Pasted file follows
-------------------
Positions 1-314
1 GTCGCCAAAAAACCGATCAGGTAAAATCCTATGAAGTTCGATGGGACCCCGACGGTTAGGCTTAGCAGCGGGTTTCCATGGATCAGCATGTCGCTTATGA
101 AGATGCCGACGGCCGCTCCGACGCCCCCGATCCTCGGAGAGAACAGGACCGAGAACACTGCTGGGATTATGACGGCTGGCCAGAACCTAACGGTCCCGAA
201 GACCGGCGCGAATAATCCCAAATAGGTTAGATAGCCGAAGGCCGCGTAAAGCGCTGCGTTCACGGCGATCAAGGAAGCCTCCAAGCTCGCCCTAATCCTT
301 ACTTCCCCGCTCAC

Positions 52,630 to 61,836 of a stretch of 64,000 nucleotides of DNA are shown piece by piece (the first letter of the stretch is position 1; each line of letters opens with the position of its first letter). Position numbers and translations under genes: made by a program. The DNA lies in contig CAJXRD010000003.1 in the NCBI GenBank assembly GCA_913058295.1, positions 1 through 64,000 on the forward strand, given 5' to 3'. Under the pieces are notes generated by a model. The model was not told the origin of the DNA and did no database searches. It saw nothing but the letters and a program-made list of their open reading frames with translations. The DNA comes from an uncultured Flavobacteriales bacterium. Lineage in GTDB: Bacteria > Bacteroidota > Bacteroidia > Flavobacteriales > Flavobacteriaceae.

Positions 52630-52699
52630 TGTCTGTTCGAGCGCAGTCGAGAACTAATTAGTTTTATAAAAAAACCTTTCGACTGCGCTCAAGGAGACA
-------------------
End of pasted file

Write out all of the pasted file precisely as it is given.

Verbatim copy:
Positions 1-314
1 GTCGCCAAAAAACCGATCAGGTAAAATCCTATGAAGTTCGATGGGACCCCGACGGTTAGGCTTAGCAGCGGGTTTCCATGGATCAGCATGTCGCTTATGA
101 AGATGCCGACGGCCGCTCCGACGCCCCCGATCCTCGGAGAGAACAGGACCGAGAACACTGCTGGGATTATGACGGCTGGCCAGAACCTAACGGTCCCGAA
201 GACCGGCGCGAATAATCCCAAATAGGTTAGATAGCCGAAGGCCGCGTAAAGCGCTGCGTTCACGGCGATCAAGGAAGCCTCCAAGCTCGCCCTAATCCTT
301 ACTTCCCCGCTCAC

Positions 52,630 to 61,836 of a stretch of 64,000 nucleotides of DNA are shown piece by piece (the first letter of the stretch is position 1; each line of letters opens with the position of its first letter). Position numbers and translations under genes: made by a program. The DNA lies in contig CAJXRD010000003.1 in the NCBI GenBank assembly GCA_913058295.1, positions 1 through 64,000 on the forward strand, given 5' to 3'. Under the pieces are notes generated by a model. The model was not told the origin of the DNA and did no database searches. It saw nothing but the letters and a program-made list of their open reading frames with translations. The DNA comes from an uncultured Flavobacteriales bacterium. Lineage in GTDB: Bacteria > Bacteroidota > Bacteroidia > Flavobacteriales > Flavobacteriaceae.

Positions 52630-52699
52630 TGTCTGTTCGAGCGCAGTCGAGAACTAATTAGTTTTATAAAAAAACCTTTCGACTGCGCTCAAGGAGACA